Research shows that the correct angle of the Incline Barbell Bench Press should be 30 degrees from flat to target achieve the best muscular activation in the upper chest. This is one of the best incline bench exercises for upper chest activation, and one that you should definitely focus in each chest day workout.
Incline bench press training is one of the best upper chest exercises for chest strength and muscle mass, but for this bench press variation you need to ensure that you're not allowing your front delts to dominate the movement. To avoid this, be sure to use the correct bench angle and squeeze your shoulder blades during the movement. The incline bench press will preferably hit the upper chest whereas the flat barbell bench press hits the mid-pecs. Done correctly, incline bench press benefits are that it's excellent for targeting the upper pec muscles and helps prevent muscle imbalances (one-sided muscle weaknesses) when performed with dumbbells, because it is a unilateral exercise.
Some people ask whether a 30 to 45-degree bench position is better for upper pec activation in an incline bench press. Research shows that the correct angle of the Incline Barbell Bench Press should be 30 degrees from flat to target maximum upper chest muscle activation during bench press. Adjustable training benches allow you to change the angle of bench incline so that you can achieve the best possible activation of the upper chest muscle fibers.
To do the incline bench press variation, the bench presser should set the incline bench angle on the bench press station to 30 degrees. Sit on the adjustable weight bench and lean against the backrest, taking a pair of dumbbells in each hand. Press straight outward in front of your chest, squeezing the shoulder blades to avoid the front delts taking over the movement. 30 degrees is the best inclined position to help you to achieve the best upper pectoralis activation. Starting weight for this chest press variation should be with a lighter weight instead of heavy weight for strength gains. As you get stronger in this popular exercise, you can increase your rep range and your sets over time. Once you are doing about 3 sets of 10-12 reps with ease, you can move to heavier weight over time for muscle hypertrophy. Done correctly, dumbbell incline bench presses are one of the best exercises for upper body strength gains and muscle growth, and preventing strength imbalances (differences in strength from one side of the pecs to the other).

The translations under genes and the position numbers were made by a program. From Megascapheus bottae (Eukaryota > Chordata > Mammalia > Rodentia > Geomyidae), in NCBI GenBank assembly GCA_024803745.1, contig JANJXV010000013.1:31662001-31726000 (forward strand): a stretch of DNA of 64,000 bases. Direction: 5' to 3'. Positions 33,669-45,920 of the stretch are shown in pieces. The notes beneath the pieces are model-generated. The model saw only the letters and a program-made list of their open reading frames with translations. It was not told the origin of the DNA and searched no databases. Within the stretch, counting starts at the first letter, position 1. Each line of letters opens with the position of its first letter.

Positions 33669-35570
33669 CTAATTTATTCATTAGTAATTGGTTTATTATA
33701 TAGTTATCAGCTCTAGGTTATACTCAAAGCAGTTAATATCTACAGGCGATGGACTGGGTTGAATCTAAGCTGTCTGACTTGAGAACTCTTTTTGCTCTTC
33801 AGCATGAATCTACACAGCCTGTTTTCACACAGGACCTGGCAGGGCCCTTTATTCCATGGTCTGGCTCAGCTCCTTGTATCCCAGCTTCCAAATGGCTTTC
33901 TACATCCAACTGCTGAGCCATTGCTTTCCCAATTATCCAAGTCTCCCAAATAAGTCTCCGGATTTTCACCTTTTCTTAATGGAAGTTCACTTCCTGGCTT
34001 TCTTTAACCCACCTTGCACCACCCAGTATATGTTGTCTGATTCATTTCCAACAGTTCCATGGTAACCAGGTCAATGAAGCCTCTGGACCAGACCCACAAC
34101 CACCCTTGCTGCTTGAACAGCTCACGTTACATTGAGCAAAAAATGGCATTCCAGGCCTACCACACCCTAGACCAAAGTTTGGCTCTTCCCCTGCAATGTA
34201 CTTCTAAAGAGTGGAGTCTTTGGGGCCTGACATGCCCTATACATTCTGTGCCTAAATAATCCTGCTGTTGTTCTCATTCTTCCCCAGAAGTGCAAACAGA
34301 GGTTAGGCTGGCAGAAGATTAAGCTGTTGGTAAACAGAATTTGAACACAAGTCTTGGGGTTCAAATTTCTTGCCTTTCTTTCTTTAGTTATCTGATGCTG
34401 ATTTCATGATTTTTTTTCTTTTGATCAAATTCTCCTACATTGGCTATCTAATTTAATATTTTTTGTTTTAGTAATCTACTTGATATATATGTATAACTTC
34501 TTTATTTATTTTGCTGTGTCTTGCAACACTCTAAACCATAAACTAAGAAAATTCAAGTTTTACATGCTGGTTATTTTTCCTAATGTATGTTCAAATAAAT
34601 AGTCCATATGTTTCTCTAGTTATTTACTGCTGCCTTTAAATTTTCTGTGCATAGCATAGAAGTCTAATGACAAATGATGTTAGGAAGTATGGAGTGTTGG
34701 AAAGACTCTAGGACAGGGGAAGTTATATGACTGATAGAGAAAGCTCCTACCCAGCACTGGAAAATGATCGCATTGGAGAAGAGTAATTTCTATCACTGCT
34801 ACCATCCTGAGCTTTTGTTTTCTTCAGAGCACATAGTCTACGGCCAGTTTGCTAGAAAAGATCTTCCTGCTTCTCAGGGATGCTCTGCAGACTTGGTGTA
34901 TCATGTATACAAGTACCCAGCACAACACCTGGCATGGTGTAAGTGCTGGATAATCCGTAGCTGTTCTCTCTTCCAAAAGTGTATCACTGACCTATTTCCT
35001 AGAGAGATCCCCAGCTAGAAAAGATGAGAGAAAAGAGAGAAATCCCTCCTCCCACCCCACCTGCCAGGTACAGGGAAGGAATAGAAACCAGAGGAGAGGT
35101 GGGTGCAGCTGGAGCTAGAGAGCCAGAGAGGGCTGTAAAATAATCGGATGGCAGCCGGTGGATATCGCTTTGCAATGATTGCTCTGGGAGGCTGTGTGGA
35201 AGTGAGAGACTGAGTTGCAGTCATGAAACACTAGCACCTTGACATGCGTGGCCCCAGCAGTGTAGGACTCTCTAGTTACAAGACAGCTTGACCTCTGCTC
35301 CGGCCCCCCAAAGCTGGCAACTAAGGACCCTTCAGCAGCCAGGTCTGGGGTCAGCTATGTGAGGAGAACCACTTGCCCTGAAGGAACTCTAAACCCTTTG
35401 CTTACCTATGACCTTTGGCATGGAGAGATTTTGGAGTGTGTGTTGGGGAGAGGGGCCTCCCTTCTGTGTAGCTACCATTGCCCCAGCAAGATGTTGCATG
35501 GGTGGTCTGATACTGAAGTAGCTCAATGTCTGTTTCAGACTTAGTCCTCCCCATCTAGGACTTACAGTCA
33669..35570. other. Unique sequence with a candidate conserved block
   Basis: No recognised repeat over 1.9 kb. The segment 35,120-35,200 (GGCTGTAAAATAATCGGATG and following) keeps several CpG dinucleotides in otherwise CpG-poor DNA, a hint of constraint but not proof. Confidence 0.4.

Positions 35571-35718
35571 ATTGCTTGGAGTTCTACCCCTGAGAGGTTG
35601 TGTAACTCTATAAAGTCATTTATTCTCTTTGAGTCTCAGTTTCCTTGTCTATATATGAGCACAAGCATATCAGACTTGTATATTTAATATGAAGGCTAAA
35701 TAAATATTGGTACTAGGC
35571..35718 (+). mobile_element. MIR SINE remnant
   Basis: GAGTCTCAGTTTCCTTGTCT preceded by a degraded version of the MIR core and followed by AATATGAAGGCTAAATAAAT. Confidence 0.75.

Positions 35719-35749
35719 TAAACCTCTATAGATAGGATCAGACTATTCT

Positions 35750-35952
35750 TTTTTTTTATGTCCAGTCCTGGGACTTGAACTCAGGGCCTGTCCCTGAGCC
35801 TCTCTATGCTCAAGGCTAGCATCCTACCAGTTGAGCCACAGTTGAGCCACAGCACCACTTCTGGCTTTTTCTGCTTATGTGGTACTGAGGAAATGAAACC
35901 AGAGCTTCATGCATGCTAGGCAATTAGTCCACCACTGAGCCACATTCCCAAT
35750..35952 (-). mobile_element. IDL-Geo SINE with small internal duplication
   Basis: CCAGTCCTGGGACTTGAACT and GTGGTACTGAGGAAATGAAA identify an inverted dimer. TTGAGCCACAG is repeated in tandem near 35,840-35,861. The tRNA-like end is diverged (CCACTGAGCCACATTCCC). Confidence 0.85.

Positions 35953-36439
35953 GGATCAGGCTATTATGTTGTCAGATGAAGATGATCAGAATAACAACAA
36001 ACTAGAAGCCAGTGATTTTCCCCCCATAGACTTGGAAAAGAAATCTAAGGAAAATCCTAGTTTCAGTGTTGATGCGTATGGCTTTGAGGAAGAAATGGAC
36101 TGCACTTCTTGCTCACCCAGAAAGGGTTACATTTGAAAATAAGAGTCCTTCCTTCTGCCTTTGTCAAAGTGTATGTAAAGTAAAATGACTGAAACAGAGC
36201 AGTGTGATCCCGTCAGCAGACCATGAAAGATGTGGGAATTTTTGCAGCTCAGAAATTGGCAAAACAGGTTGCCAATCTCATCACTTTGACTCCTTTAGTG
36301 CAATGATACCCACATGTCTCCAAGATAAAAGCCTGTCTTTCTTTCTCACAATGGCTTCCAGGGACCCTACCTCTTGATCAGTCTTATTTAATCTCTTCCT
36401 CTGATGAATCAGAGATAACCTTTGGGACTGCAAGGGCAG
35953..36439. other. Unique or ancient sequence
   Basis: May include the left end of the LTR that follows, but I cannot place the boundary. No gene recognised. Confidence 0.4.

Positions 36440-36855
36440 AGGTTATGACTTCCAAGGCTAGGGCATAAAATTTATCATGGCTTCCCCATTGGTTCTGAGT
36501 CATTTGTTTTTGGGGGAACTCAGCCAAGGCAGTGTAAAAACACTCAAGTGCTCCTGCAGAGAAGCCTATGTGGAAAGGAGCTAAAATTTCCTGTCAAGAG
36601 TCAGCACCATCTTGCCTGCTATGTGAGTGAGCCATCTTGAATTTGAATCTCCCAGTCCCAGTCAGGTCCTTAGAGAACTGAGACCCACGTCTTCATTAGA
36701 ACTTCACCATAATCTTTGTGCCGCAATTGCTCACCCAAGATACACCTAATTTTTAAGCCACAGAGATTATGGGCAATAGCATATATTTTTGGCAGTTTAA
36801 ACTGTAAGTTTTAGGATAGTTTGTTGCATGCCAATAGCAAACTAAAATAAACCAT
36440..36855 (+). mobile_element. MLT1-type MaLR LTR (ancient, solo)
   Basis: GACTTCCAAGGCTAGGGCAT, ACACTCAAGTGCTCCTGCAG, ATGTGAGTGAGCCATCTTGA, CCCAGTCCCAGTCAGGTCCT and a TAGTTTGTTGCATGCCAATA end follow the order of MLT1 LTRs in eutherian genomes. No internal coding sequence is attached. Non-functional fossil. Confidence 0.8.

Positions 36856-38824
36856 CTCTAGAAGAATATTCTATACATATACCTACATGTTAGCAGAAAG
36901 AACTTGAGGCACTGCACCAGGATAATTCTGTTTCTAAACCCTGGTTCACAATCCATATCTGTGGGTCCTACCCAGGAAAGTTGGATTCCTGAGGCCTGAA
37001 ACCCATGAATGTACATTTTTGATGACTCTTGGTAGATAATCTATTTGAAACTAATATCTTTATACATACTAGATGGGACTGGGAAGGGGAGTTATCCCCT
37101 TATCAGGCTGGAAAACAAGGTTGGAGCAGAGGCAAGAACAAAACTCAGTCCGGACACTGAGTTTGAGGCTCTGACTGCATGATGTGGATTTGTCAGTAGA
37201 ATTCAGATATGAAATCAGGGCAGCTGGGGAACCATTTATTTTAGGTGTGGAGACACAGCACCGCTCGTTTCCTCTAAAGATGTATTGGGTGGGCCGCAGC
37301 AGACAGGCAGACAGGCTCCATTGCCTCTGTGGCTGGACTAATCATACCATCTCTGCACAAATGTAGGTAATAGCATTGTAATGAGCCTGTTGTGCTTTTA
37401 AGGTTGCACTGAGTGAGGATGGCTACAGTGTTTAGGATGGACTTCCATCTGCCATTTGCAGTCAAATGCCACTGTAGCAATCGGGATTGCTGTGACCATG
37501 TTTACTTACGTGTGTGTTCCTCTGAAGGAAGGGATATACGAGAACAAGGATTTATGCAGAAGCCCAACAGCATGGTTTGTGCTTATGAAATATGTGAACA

The incline bench press is one of the best upper chest exercises, but you need to ensure that you're not allowing your front delts to dominate the movement. To avoid this, be sure to use the correct bench angle and squeeze your shoulder blades during the movement. In order to build strong chest muscles, you should be sure to include exercises that activate upper, mid and lower pecs in your workout routine. To focus on the entire chest musculature, you can use exercises like decline bench presses to hit the lower pecs and a standard bench press to hit the mid pecs by setting the bench to flat bench position.
To achieve the best activation of the upper pectoral muscles and for maximum strength gains and muscle growth, the best incline angle for the barbell incline bench press is 30 degrees from horizontal bench position which you can do on an adjustable type of bench.
Some people want to know if 30 or 45-degree incline bench position is best to hit the upper chest. To achieve the best upper pec activation, 30 degrees is a more optimal angle than a 45-degree angle for the incline bench press. In this incline position, you will be favoring the upper portion of the pec major, making this a very effective exercise for upper chest.
The best incline bench press angle for strength gains and muscle growth in the upper chest is 30 degrees. While some lifters make the mistake of adjusting to a 15 or 45-degree angle, research shows that the influence of bench angle on the upper pecs is greatest at a 30 degree position.
Jeff Cavaliere M.S.P.T, CSCS
Jeff Cavaliere is a Physical Therapist, Strength Coach and creator of the ATHLEAN-X Training Programs and ATHLEAN-Rx Supplements. He has a Masters in Physical Therapy (MSPT) and has worked as Head Physical Therapist for the New York Mets, as well as training many elite professional athletes in Major League Baseball, NFL, MMA and professional wrestling. His programs produce “next level” achievements in muscle size, strength and performance for professional athletes and anyone looking to build a muscular athletic physique.